The old joke among economists is that a recession is when your neighbor loses his job, but a depression is when you lose yours. In the 1980 presidential campaign, Ronald Reagan made the line political by adding, "A recovery is when Jimmy Carter loses his." This year, quite a few Republicans are substituting President Obama's name for Carter's. But the real question is, When do people feel that we're in a recovery? Is it when your neighbor gets a job and you get a raise? If so, we're not there yet. The unemployment rate is still high. The housing market is lousy. And while Wall Street and the stock market are roaring back, millions of Americans read about a recovery but don't yet believe in it.
Our cover story by Curious Capitalist columnist Rana Foroohar and Money columnist Bill Saporito explains why. Real-wage growth has been stagnant since the 1970s, longer than most people have been working. The new jobs are clustered at the top and bottom; there aren't enough in the middle. And while we're doing a whole lot better than Europe, people are looking at China's growth rate, not France's.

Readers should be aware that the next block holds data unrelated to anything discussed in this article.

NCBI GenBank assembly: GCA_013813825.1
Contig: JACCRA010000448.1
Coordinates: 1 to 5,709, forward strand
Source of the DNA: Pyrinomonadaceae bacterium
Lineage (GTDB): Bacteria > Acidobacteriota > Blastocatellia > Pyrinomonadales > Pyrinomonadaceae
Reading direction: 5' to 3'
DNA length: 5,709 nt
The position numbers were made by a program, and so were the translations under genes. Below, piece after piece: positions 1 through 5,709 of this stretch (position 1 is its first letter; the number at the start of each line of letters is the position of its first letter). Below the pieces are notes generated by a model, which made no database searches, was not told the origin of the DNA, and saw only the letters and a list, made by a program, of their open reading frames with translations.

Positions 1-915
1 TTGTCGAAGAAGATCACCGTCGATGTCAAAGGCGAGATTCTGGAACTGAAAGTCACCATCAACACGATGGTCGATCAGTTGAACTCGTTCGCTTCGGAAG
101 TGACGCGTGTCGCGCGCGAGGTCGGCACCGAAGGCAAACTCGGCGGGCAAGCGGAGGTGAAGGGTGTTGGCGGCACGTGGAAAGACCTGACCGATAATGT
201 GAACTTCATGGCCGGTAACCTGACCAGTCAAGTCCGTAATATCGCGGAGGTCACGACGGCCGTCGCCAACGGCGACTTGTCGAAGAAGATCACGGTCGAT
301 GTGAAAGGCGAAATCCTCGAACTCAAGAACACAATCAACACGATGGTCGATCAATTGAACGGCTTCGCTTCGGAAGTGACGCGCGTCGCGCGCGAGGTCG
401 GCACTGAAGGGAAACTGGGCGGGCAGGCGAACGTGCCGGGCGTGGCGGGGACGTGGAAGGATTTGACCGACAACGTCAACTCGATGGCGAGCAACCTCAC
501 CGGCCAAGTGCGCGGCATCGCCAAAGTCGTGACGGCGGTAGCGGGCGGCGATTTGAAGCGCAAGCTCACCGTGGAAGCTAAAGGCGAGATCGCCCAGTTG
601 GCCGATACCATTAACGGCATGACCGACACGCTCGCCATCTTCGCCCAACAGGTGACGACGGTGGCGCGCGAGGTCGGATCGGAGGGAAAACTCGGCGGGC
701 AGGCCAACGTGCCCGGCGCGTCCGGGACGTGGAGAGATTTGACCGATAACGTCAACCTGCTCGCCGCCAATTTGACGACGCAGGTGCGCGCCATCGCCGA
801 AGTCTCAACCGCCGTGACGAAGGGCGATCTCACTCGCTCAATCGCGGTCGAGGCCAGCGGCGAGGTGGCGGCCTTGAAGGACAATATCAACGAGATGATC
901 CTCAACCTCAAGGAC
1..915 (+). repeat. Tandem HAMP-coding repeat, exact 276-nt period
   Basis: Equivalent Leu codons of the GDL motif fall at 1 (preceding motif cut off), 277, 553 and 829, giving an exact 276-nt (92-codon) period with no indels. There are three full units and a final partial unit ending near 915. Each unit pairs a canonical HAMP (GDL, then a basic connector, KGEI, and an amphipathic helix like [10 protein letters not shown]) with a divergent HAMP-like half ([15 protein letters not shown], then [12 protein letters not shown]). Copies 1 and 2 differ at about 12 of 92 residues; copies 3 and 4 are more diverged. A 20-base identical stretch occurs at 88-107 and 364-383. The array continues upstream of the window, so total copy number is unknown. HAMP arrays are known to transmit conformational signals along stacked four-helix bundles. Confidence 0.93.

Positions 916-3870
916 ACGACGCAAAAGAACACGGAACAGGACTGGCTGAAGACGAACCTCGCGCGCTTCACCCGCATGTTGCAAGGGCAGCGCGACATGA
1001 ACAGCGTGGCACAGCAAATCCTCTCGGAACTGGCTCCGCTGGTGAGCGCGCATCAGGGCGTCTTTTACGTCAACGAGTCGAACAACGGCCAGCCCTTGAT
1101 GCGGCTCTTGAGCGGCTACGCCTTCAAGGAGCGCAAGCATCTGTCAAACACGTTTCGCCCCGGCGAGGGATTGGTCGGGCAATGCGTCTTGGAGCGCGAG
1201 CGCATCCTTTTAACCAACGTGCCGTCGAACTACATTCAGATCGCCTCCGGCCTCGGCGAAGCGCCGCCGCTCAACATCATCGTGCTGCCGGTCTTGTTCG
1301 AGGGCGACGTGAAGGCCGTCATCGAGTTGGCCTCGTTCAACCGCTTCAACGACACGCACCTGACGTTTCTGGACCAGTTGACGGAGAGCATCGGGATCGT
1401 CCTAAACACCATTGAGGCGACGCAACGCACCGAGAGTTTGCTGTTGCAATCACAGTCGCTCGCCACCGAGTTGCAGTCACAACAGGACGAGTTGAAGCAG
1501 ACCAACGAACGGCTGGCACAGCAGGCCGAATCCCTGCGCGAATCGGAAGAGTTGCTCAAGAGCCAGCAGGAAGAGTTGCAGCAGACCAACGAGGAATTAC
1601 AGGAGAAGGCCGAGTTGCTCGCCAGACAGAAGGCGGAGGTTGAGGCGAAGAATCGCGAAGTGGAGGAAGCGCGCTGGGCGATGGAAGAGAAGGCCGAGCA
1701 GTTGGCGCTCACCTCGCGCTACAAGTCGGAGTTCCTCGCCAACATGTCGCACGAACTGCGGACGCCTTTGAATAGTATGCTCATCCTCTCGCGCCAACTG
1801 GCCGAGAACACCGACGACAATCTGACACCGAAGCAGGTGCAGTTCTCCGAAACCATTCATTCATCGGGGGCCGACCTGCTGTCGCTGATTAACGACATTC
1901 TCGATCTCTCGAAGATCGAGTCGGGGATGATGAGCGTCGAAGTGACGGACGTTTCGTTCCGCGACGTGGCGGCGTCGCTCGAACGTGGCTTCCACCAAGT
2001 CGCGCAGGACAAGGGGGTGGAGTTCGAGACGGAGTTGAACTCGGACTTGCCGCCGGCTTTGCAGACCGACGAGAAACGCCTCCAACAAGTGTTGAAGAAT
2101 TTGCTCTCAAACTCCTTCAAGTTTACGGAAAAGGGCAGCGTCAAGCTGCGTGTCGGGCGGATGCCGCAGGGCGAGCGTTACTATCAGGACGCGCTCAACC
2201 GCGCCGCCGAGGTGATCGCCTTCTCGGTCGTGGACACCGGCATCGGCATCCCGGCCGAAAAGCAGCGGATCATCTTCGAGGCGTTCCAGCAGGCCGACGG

But we are doing better, and that's likely to continue. I believe in American economic exceptionalism, which at its core suggests that we're more innovative and ingenious than our competitors and that we figure out a way to win. Chinese businessmen study American entrepreneurs to learn how to make their own economy more creative. But as our story makes clear, we can't continue to take shortcuts. We have to invest in education, figure out our immigration strategy, fix the housing crisis, streamline the tax code and create an even more hospitable environment for our entrepreneurs. That's a real recovery.
Richard Stengel, MANAGING EDITOR